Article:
Now, even as I write this, I'm wondering why I would bother mentioning Amy Winehouse, a singer who I never particularly cared for and am only aware of through her addictive reputation. Come to think of it, her media presence seems to solely revolve around her drug and alcohol addictions and apparent reluctance to get clean...it's almost like she doesn't want to go to rehab or something. Although she has (or had) a powerful voice, she can't seem to kick the habit and progress as a musician. If it wasn't for her antics, who knows if she would have reached the level of success she achieved or stayed relevant in the media?
Obviously, I can't comment on serious drug addition because it's not my territory, but the media's fascination with substance abuse in the entertainment industry keeps troubled celebrities famous long after what made them famous in the first place is a distant memory and even a joke. It's almost a requisite for declining actors and musicians to flash their nether regions when they get out of limousines. Look out for the inevitable Brett Michaels crotch shot on TMZ when his career starts tanking.
Be it in music, or celebrity pop culture in general, we (well, maybe not us, but the masses) crave and need to see train wrecks. The Lindsay Lohans of the world make the media go round, and become even more famous as a result of their addictions and resulting bizarre behaviors. Thus, the horrific Celebrity Rehab With Dr. Drew. Drugs are bad kids, mmmkay? But speaking of drugs
77 Phish Concert Goers Arrested at North Carolina Show
Drugs go hand in hand with live shows. Hell, when I manage to go to metal shows, it's an unspoken rule that everyone I go with must get absolutely hammered to soak up everything that is loud and amazing about seeing a live band. Although I've never been into jam bands or taken LSD, I can understand the appeal of drug use at these types of shows, probably because Phish without drugs would be extremely boring. Sure, the cops were just doing their jobs, but why it's perfectly legal to sell alcohol at rock concerts so morons can start fights, but chill hippies can't trip balls while listening to Phish, is beyond me.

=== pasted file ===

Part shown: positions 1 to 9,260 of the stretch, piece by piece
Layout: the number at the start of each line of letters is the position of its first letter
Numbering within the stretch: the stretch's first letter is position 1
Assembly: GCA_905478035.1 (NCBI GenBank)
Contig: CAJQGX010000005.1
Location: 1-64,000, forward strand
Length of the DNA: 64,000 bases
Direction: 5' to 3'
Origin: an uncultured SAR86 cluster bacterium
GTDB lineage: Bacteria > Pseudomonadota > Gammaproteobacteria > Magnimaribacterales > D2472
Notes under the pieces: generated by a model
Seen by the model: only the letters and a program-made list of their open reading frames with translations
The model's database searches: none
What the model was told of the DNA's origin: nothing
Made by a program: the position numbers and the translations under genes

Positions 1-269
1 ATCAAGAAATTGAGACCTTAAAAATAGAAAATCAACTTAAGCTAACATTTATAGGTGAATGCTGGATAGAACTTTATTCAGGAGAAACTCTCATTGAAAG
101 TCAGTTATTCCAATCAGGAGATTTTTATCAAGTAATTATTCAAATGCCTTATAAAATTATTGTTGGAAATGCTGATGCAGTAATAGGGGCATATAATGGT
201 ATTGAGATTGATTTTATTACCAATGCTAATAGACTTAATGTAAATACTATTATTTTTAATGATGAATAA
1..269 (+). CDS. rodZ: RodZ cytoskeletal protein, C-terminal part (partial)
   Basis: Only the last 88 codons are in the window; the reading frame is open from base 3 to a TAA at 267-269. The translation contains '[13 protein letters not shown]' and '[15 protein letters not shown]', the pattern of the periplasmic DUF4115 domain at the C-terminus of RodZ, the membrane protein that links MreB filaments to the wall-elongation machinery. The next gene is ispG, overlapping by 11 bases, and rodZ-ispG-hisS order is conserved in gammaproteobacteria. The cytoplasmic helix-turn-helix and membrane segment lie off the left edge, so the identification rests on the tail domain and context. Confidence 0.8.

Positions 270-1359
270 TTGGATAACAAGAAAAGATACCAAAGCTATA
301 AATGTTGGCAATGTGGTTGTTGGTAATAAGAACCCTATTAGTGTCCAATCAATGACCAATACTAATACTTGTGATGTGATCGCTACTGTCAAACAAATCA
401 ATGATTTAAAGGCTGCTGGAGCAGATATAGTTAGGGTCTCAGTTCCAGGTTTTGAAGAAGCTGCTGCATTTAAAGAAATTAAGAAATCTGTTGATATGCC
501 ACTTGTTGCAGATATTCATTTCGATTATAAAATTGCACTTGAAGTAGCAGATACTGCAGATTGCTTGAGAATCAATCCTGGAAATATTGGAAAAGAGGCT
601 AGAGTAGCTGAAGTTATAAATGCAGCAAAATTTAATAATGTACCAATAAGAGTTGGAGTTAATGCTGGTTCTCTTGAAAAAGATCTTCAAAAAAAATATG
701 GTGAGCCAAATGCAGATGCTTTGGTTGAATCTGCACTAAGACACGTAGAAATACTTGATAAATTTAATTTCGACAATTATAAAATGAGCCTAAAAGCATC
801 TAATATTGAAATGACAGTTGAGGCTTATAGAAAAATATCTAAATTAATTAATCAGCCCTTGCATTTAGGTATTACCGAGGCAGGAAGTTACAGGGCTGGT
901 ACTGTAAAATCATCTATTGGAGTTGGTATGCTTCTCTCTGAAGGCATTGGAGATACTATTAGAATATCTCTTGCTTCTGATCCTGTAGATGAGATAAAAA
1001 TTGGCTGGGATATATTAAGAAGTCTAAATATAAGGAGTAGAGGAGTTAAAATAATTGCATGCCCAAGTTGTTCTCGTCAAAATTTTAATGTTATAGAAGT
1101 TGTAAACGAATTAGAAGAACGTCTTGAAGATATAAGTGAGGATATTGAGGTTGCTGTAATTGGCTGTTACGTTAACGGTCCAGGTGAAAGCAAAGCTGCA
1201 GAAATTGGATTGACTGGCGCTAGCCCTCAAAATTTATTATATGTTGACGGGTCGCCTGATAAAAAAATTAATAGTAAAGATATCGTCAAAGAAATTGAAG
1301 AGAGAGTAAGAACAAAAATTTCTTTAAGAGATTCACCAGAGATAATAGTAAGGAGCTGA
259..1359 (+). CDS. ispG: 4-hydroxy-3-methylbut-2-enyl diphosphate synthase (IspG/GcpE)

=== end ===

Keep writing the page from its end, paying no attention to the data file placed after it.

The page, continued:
I don't want to advocate or encourage drug use at shows, but anyone who has attended a concert under the influence of anything knows how incredible live music can seem when your pleasure sensors are amplified. Next to listening to a great record, seeing your favorite bands live is an almost holy experience, better than movies, sporting events, sex (okay, not sex) and if people choose to partake in a little mind-altering substance, what's the harm? To the officers who arrested 77 (!) people at the show: just let the Phish phans enjoy their concert and maybe, I dunno, arrest people who are actually committing harmful crimes. When was the last time someone at a Phish show stabbed someone or brought a gun to the venue? Meh, authority figures will always be there to make us turn down the volume. So lame, we're just trying to have a good tiiiime mannnn.